Sydney University has come under fire from students, staff and green groups over its $1 million stake in mining company Whitehaven Coal.
The university has been accused of flouting its own standards of ethics by investing in the company which is facing growing opposition to its Maules Creek mine development in northern NSW.
The holding represents less than 0.1 per cent of the university's total long-term investment funds which, according to Greenpeace, equates to an endowment of $1 million.
"What we see here is a university recklessly investing in this company that is constructing the largest coal mine currently being built anywhere in Australia," said Greenpeace CEO David Ritter.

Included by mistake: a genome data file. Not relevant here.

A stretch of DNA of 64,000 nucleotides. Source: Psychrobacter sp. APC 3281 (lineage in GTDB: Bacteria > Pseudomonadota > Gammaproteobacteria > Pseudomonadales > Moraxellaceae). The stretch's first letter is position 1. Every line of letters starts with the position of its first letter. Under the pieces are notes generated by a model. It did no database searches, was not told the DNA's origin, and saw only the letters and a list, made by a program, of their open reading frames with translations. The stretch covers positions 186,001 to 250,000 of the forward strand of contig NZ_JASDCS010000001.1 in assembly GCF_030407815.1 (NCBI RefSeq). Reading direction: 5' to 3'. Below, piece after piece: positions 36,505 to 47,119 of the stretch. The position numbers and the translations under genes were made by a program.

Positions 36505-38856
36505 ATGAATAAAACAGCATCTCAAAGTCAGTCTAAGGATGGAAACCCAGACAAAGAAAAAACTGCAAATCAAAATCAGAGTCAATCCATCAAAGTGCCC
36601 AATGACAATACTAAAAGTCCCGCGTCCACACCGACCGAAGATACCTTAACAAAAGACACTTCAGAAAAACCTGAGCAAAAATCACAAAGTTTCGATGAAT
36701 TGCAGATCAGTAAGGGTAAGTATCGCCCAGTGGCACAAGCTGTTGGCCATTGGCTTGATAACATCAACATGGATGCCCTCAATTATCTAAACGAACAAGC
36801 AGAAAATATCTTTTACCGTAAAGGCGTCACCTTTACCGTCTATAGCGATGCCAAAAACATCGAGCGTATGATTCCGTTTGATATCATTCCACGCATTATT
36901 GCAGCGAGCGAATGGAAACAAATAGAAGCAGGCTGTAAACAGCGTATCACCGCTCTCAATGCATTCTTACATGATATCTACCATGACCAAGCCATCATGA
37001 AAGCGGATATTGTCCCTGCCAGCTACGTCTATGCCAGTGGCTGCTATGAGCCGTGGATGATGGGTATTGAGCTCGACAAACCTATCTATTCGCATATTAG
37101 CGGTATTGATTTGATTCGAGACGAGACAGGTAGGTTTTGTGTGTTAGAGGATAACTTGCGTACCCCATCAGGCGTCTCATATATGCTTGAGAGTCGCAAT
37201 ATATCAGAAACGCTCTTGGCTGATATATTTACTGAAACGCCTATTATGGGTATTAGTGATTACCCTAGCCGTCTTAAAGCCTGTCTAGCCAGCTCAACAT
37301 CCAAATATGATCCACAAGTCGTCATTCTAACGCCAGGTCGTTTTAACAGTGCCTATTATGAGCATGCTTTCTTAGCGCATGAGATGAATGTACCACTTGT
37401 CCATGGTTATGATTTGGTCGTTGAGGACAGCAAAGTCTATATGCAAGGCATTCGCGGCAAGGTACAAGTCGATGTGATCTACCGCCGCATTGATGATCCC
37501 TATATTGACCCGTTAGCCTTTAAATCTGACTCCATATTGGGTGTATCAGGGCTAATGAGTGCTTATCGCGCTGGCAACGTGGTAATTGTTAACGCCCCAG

Environmental activists say Whitehaven has destroyed endangered native forest, farmland and indigenous heritage sites to make way for the new coal mine site.
A university spokeswoman said the institution took its environmental obligations seriously and worked closely with its fund managers to ensure ethical standards were met.
"Our portfolio is under constant review to ensure our environmental, social and governance responsibilities are balanced with our responsibilities to students, staff and donors," she told AAP.
Clo Schofield from campus student group Fossil-Free USyd cited the university's decision to divest from tobacco in the 1980s as precedent for the university to act ethically.
"We are confident that the university will make the decision again to invest in line with its ESG policy and commitment to ecological sustainability," she said.